Notes from a Startup in the London Insurance Market
Being a startup in the insurance business often feels like being a first-time footballer in the Champions League.
The insurance industry, by its very nature, is extremely conservative and competitive, which is why a company must be very careful before adopting the title of “startup”. However, there are a number of positive attributes to being a startup in this industry. It gives an immediate impression of innovation, conveying the message that you intend to be disruptive and that you plan to grow rapidly. So when Insly talks to talented professionals, investors, and the FinTech community, we often choose to call ourselves a startup.
In my position, I frequently talk with clients and partners, whether they are insurance brokers and agents from London or around the globe. However, to retain their respect and confidence, I need to use more than the fact that Insly has established itself in the industry, with more than 70 brokers using our services for a number of years. Granted, Insly has over 25 employees and has already made an agreement with the experienced team at ABC Insurance Brokers, but that isn’t enough. You need to demonstrate results and ambition.
One of our fundamental goals when we started Insly was to grow quickly, so we chose to apply to a startup accelerator in order to boost our business. Obviously, choosing the best accelerator was a crucial decision, so we applied to Startupbootcamp FinTech, knowing that insurance was an essential part of FinTech in London. I have personally worked in the insurance industry for the past 15 years, in which time I realised that in London, insurance is nearly as important as red telephone boxes and the Queen. My extensive experience has also led me to believe that insurance is directly involved in London’s Fintech scene.
However, when I arrived in London, I found that the reality of the situation was quite different. When you walk around the City of London, you still meet a great number of insurance professionals (wearing their obligatory suits and ties), but in London’s FinTech community you rarely find any insurance professionals.
Why is it like this?
Let’s be honest – insurance is not a particularly sexy or interesting business. Generally, neither is banking, but there are some elements of banking (for example personal finance, remittances and cryptocurrencies) that are a bit more attractive to creative minds. The startup sector has identified certain areas where disruption is possible and has begun entering those narrow niches to challenge the established order of the banking industry.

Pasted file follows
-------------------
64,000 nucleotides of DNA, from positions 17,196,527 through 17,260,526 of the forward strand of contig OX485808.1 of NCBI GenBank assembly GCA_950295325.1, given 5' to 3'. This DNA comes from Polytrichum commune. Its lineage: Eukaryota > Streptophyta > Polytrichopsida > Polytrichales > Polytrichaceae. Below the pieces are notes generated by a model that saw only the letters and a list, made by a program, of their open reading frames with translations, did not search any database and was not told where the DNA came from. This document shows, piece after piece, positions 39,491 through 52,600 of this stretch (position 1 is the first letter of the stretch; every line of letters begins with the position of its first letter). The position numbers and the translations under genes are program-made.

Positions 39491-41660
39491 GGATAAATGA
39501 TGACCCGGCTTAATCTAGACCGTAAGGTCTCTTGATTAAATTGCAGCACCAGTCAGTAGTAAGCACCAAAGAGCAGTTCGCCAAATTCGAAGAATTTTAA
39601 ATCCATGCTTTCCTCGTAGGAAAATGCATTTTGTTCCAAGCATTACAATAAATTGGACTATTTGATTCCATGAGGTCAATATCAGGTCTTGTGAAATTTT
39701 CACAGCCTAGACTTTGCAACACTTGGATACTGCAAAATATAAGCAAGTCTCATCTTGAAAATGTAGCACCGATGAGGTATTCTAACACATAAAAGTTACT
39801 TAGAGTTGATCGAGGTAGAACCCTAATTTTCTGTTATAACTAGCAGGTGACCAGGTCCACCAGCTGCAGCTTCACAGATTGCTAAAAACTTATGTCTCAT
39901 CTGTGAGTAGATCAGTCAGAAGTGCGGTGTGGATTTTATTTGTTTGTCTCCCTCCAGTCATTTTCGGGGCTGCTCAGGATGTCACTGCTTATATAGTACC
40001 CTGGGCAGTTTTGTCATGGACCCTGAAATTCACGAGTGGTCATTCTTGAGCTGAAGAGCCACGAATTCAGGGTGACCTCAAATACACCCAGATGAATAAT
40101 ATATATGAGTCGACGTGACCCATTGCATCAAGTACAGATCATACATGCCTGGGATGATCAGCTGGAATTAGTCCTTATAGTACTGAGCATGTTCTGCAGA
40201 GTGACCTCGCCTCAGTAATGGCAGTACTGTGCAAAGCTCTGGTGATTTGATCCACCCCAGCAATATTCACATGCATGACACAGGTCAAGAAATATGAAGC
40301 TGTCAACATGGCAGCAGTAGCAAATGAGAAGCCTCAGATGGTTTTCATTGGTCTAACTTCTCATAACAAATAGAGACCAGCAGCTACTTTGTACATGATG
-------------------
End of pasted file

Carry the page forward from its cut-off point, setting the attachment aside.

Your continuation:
However, the only way to cause a disruption in the insurance industry is to provide unique, valuable services to established insurance companies, but as a startup, it can be very difficult to get your proverbial “foot in the door”. It will likely take you two months just to secure an initial meeting with a major insurance company, and you probably won’t even meet with the right person. Furthermore, they probably won’t understand what you’re offering and will hold back on trusting you.
That being said, there are exceptions to this case. Insly is not the only insurance startup in London, although many of the others have not yet been launched, and many of the founders of these companies do not even have experience in the insurance sector. Inevitably, they are also considerably younger than the insurance market average. These are the components that make for disruptive, agile, and profitable startups.
In my opinion, the London insurance market is in a prime position to change the established insurance industry and begin a disruption that could quickly be exported to the rest of the globe. I will go into more detail about how this process could (and likely will) happen in my upcoming blog posts.